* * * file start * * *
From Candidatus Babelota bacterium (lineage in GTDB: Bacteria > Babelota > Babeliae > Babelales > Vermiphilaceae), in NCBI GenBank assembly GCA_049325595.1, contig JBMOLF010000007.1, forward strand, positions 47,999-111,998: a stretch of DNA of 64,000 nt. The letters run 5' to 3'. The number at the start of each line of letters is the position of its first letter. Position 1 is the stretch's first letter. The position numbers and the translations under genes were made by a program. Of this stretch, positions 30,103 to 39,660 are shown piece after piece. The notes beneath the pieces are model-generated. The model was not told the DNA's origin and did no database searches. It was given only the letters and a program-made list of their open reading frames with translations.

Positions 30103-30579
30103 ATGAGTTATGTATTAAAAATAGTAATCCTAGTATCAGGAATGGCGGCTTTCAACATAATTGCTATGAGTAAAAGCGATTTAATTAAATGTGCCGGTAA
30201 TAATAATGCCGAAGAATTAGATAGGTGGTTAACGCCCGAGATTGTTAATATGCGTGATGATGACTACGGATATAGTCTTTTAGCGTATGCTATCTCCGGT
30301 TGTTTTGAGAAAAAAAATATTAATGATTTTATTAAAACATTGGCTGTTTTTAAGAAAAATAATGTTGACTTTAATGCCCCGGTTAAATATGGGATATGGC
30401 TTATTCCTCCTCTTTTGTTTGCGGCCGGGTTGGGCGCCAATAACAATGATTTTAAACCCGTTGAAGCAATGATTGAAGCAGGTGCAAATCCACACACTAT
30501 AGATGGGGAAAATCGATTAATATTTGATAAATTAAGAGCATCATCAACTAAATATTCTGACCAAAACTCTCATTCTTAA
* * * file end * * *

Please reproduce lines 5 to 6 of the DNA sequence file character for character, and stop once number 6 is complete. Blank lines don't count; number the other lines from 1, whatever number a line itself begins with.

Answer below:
30301 TGTTTTGAGAAAAAAAATATTAATGATTTTATTAAAACATTGGCTGTTTTTAAGAAAAATAATGTTGACTTTAATGCCCCGGTTAAATATGGGATATGGC
30401 TTATTCCTCCTCTTTTGTTTGCGGCCGGGTTGGGCGCCAATAACAATGATTTTAAACCCGTTGAAGCAATGATTGAAGCAGGTGCAAATCCACACACTAT